Realisation grows that investment in real estate needs to include wider issues such as climate change, reports Nicol Dynes.
There is a widespread belief that real estate needs to improve its performance and demonstrate its credentials when it comes to ESG. In particular there is increased interest in, and understanding of, the social impact of real estate, experts told Real Asset Insight.
This is borne out in the latest CMS annual survey, Real Estate Reset, in which 99% of investors said they believe they have a corporate social purpose and that it’s a win-win, because it also adds to the company’s value.
“We see a growing interest on the part of investors for ESG-compliant funds,” says Sebastian Orthmann, partner, certified lawyer for commercial and corporate law and head of real estate, at CMS Germany.
“Pension funds and institutions now are more interested in investments that make a difference,” says Richard Hamilton-Grey, director, sustainability, real estate Europe & Asia-Pacific, at Nuveen Real Estate. “There’s a real opportunity to widen impact investing to bigger issues, and Covid-19 has accelerated the understanding that real estate can play a huge role in the social fabric.”
“ESG has gone mainstream and it’s not going to stop,” adds Hamilton-Grey. “There’s a good cocktail for the transition, the obvious carrot of doing the right thing and the stick of an increasingly stringent regulatory environment.”
Sacrifices need to be made
What’s needed is a healthy dose of realism and the realisation that sacrifices need to be made now for rewards in the future, according to Olivier Elamine, CEO of Alstria Office REIT.
“The main reason we can’t manage climate change is that money can’t be made from it,” he says. “We need a collective acknowledgement that there is a cost to it. We need to invest and that investment is not going to yield immediate results. Everyone – investors, landlords, tenants – needs to realise the scale of the challenge.”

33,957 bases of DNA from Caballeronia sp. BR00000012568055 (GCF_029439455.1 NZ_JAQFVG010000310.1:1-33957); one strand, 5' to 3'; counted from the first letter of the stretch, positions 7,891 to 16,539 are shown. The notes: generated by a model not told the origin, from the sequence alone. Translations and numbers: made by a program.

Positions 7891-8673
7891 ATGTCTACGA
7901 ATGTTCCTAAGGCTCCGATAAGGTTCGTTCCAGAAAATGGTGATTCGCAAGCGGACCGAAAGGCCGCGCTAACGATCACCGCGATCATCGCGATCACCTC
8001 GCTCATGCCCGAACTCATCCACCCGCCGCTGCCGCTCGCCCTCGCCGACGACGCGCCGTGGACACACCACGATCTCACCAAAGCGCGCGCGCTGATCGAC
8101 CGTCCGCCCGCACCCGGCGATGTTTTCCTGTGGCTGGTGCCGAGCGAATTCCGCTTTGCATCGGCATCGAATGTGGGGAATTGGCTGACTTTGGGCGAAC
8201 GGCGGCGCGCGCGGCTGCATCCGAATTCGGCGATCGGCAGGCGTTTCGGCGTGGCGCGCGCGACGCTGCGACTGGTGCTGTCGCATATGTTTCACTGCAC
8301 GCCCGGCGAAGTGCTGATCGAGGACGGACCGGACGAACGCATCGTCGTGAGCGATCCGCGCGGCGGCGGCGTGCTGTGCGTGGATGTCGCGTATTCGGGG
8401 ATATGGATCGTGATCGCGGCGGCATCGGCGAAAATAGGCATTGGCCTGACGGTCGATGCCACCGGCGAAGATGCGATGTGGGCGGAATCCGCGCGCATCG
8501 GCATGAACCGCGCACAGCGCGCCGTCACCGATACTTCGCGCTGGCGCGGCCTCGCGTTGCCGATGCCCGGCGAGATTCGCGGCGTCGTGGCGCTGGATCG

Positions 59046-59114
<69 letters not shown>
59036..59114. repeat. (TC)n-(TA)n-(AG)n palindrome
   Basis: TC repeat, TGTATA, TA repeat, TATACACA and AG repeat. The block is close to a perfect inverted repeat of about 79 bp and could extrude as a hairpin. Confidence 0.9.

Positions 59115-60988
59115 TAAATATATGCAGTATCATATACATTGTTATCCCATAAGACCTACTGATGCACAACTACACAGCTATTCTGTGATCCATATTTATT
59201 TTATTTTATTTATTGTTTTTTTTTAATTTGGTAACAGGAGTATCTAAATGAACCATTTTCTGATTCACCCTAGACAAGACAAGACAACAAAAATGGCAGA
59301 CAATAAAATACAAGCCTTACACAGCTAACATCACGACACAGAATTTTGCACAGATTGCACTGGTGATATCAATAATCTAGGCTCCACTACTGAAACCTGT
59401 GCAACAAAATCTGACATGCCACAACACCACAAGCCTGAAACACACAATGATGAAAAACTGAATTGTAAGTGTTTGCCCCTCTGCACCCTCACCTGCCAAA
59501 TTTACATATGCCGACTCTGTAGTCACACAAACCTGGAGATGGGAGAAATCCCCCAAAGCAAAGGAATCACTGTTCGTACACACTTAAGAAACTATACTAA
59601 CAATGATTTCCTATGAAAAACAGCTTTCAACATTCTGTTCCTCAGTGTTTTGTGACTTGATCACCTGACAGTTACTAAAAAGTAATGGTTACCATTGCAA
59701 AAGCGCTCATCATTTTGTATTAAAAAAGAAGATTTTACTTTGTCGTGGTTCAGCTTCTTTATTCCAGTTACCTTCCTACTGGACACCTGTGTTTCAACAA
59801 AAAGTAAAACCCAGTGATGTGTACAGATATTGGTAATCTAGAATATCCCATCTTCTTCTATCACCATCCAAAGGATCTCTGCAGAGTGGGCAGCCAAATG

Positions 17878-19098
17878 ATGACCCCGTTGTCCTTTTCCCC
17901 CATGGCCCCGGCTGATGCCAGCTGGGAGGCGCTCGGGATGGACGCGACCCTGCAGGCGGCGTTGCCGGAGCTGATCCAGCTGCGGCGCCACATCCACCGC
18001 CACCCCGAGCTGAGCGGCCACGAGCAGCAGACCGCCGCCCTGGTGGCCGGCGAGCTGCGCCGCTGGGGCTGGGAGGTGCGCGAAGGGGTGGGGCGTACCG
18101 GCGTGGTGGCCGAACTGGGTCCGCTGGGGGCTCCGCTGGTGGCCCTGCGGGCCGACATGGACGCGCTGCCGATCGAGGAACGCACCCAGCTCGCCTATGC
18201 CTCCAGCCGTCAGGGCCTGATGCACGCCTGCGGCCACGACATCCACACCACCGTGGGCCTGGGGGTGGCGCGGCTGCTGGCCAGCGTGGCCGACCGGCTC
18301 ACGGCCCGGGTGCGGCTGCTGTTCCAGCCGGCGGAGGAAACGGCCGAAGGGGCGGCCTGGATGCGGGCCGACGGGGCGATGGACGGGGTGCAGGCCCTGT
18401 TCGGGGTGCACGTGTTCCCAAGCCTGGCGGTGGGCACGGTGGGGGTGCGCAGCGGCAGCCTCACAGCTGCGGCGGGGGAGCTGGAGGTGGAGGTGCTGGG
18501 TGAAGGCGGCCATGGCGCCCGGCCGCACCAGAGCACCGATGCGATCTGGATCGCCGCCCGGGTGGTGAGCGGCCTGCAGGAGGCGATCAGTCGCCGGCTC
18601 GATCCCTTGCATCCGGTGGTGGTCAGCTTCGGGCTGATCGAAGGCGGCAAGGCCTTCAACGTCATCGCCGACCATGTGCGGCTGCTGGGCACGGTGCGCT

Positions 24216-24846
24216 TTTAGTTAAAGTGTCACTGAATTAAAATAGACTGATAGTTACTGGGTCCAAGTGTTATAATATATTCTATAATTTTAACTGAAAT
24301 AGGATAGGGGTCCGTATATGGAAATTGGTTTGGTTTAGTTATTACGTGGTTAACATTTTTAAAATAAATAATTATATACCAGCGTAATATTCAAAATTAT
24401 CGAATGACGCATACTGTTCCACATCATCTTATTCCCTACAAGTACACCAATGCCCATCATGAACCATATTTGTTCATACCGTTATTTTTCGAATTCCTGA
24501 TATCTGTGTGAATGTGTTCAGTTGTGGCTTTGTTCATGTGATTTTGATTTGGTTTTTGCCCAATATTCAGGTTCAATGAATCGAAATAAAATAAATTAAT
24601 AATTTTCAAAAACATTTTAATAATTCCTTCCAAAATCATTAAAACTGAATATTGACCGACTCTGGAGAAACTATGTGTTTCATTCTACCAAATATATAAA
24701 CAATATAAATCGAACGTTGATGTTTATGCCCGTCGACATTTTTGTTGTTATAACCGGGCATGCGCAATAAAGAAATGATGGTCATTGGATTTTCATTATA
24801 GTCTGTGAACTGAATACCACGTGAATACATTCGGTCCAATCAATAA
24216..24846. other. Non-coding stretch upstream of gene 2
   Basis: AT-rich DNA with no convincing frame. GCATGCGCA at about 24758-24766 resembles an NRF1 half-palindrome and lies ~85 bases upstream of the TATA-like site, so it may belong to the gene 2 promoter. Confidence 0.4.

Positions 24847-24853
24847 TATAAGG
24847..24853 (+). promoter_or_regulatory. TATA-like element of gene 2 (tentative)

‘I’m not optimistic that there will be much meaningful change on the S & G unless there is more regulation.’
Sebastian Orthmann, CMS Germany
The pandemic has accelerated concerns about health and wellbeing, but on the other hand there is a risk that ESG could end up on the back burner at this time of economic crisis.
“Our strategy doesn’t change in these difficult times,” says Natalie Orde, sustainability manager at Grosvenor Europe. “There may be capex constraints, but we need to be more creative about how we use our resources, continue to reduce our emissions and persuade others to do the same.”
Short-termism must be banished, she adds: “We agree with Mark Carney that we can’t self-isolate from climate change, so we cannot afford to ignore it. We’ve been around for 340 years as a company, so we take a long-term view.”
Saving the environment
There has been an understandable focus on the pandemic, but if we really want to think longer term and save the environment it might be necessary to stop building, says Elamine. “The pandemic will go away but not climate change, which is the biggest threat,” he says. “We need to stop building and start refurbishing existing buildings. Embedded carbon is 50% of the problem, so if you are still building greenfield developments then you’re not concerned with climate change.”
Alstria, the biggest owner of offices in Germany, was the first company to publish a sustainability report and to set emission reduction targets and it believes ESG should be a real commitment and not a marketing exercise.
“As a landlord we find there’s a real gap between words and actions,” Elamine says. “People say they want to reduce emissions, but then will insist on having air conditioning in their office. It is important to recognise that there is a contradiction there.”